Grit Blogs > Going Native

The New Hedgerows

A profile pic of MaryHedgerows have traditionally been a line of trees and shrubs that define property boundaries, control livestock, and protect crops and livestock from wind.  Today, hedgerows of native plants provide shelter and food for beneficial insects; reduce road noise; provide privacy screens; conserve water; and reduce erosion. 

By using native plants in a hedgerow, you are adding plants to your property that are able to survive heat, drought, and wind—the characteristics of a successful hedgerow.  Native plants have very deep roots that allow them to access water deep in the soil; hold the soil in place, thus reducing erosion from water and wind; and stay upright after heavy snow or rainstorms.  Native plants also attract beneficial insects, like ladybugs, bees, and green lacewings.  By growing a variety of native plants that bloom throughout the year, you are providing food for bees all season—before and after your crops have flowered.

Native plant hedgerows take about three years to get established, and thirty years to reach maturity, so you will need to do some weeding, watering, and replanting (as some young plants will get eaten by local wildlife) for the first few years.  Mulching the area with straw for the first few years cuts down on weeds and holds in moisture.  Once the hedgerow is established, there is not need to water or mulch. 

Plant at least four rows of plants in a hedgerow to provide the best windbreak and wildlife habitat and effectively conserve water and soil.  Plant the tallest plants in the center of the row and include a wide a variety of plants that can thrive in soil, water, and sunlight conditions of your area.  And remember that a hedgerow is longer than it is wide, so plan accordingly.

If you have large fields and want a windbreak, include tall trees, like oaks, in your hedgerow.  For home gardens, stick with shrubs and native perennial plants to save on space and reduce the amount of shade hitting your garden.  Plant hedgerows perpendicular to prevailing winds, which usually means planting the rows in a north-south direction.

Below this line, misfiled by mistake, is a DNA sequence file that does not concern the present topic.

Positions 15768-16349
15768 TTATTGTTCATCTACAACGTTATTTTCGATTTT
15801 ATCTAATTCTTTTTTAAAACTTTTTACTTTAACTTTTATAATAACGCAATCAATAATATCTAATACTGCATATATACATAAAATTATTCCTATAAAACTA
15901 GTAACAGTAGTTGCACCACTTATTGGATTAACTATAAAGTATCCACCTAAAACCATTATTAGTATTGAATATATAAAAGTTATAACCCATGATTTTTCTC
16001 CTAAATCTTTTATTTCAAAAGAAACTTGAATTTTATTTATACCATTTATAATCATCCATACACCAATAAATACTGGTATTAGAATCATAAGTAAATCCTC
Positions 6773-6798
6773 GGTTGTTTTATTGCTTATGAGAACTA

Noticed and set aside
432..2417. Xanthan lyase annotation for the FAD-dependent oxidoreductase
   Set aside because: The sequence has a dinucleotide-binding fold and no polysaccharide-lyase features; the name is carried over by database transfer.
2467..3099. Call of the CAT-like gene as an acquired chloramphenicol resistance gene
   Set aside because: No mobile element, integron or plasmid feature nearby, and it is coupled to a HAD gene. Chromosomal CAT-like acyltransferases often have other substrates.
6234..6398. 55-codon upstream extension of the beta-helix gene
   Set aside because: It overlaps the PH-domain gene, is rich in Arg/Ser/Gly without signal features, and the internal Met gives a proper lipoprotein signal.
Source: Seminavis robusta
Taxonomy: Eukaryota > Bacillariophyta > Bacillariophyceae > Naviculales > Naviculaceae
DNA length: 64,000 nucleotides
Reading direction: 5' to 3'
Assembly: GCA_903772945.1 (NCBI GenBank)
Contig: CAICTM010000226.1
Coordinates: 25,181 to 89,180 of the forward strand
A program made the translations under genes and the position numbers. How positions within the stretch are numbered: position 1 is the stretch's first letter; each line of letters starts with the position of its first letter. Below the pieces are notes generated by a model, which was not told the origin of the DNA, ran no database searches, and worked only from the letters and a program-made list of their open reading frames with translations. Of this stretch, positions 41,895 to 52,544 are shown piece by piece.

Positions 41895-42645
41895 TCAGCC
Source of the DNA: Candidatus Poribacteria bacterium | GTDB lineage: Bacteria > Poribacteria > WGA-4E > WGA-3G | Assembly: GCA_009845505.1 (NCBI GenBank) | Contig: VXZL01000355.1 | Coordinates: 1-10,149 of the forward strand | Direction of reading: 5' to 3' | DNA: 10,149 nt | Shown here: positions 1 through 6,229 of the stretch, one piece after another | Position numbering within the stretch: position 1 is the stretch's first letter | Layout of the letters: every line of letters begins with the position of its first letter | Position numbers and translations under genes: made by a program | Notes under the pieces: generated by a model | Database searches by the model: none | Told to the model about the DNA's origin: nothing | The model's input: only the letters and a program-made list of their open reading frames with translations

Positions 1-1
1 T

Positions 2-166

To be successful, plants small areas at a time and densely plant the area.  This means planting an area that you can easily manage so you do not get frustrated by a weedy mess.

To create the a large hedgerow planting area, till the area in the spring, plant an early cover crop, like clover.  In late summer, till in the cover crop and add an over wintering cover crop, such as vetch.  In the following spring, till in the cover crop and plant your hedgerow plants.  For smaller areas, in the autumn, mow the area and cover with a weed barrier, such as newspaper, cardboard, or leaf bags then cover with mulch, such as straw.  In the spring, plant the hedgerow plants through the mulch and weed barrier.

nebraska dave
7/19/2012 2:34:16 PM

Mary, is a hedge row the same as a wind shelter. In Nebraska every farm has a wind shelter at least on the north and west side of the property. It's just a given to see a patch of trees around a farm house and barn. Many years ago when I was just a lad of about 8 or 9 my uncle planted a wind shelter around his farm buildings. They were little bare root trees free from the government. Now some 40 years later it has turned into quite a grove of trees. I don't remember what kind of trees they were but I suspect they were the kind that would have been good for wind shelters. Have a great time in the hedge row today.